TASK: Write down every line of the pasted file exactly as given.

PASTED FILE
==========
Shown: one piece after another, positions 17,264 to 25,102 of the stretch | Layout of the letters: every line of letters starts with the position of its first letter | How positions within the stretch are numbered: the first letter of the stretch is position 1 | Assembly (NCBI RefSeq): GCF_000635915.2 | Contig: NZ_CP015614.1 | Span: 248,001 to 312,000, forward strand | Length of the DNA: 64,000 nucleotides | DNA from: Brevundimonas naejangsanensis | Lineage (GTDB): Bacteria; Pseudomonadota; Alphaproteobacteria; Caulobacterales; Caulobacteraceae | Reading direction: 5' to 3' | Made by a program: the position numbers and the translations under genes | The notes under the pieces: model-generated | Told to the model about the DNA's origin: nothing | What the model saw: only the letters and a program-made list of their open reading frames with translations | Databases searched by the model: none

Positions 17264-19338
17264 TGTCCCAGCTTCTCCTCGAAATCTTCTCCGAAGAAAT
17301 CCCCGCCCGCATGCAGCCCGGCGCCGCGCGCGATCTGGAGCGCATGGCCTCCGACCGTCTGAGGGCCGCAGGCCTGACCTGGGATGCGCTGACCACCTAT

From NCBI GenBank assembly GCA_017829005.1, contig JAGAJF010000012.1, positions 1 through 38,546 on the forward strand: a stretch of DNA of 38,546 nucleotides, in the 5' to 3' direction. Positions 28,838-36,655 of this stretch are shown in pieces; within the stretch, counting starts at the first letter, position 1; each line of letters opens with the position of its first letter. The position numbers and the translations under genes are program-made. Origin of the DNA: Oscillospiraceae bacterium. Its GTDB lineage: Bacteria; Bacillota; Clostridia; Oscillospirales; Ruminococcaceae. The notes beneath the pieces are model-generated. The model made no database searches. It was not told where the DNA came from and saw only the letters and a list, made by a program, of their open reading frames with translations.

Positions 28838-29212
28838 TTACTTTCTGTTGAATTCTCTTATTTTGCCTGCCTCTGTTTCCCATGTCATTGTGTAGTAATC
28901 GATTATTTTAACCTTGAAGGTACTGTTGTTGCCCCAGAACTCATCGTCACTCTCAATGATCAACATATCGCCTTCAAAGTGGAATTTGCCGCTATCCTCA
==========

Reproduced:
Shown: one piece after another, positions 17,264 to 25,102 of the stretch | Layout of the letters: every line of letters starts with the position of its first letter | How positions within the stretch are numbered: the first letter of the stretch is position 1 | Assembly (NCBI RefSeq): GCF_000635915.2 | Contig: NZ_CP015614.1 | Span: 248,001 to 312,000, forward strand | Length of the DNA: 64,000 nucleotides | DNA from: Brevundimonas naejangsanensis | Lineage (GTDB): Bacteria; Pseudomonadota; Alphaproteobacteria; Caulobacterales; Caulobacteraceae | Reading direction: 5' to 3' | Made by a program: the position numbers and the translations under genes | The notes under the pieces: model-generated | Told to the model about the DNA's origin: nothing | What the model saw: only the letters and a program-made list of their open reading frames with translations | Databases searched by the model: none

Positions 17264-19338
17264 TGTCCCAGCTTCTCCTCGAAATCTTCTCCGAAGAAAT
17301 CCCCGCCCGCATGCAGCCCGGCGCCGCGCGCGATCTGGAGCGCATGGCCTCCGACCGTCTGAGGGCCGCAGGCCTGACCTGGGATGCGCTGACCACCTAT

From NCBI GenBank assembly GCA_017829005.1, contig JAGAJF010000012.1, positions 1 through 38,546 on the forward strand: a stretch of DNA of 38,546 nucleotides, in the 5' to 3' direction. Positions 28,838-36,655 of this stretch are shown in pieces; within the stretch, counting starts at the first letter, position 1; each line of letters opens with the position of its first letter. The position numbers and the translations under genes are program-made. Origin of the DNA: Oscillospiraceae bacterium. Its GTDB lineage: Bacteria; Bacillota; Clostridia; Oscillospirales; Ruminococcaceae. The notes beneath the pieces are model-generated. The model made no database searches. It was not told where the DNA came from and saw only the letters and a list, made by a program, of their open reading frames with translations.

Positions 28838-29212
28838 TTACTTTCTGTTGAATTCTCTTATTTTGCCTGCCTCTGTTTCCCATGTCATTGTGTAGTAATC
28901 GATTATTTTAACCTTGAAGGTACTGTTGTTGCCCCAGAACTCATCGTCACTCTCAATGATCAACATATCGCCTTCAAAGTGGAATTTGCCGCTATCCTCA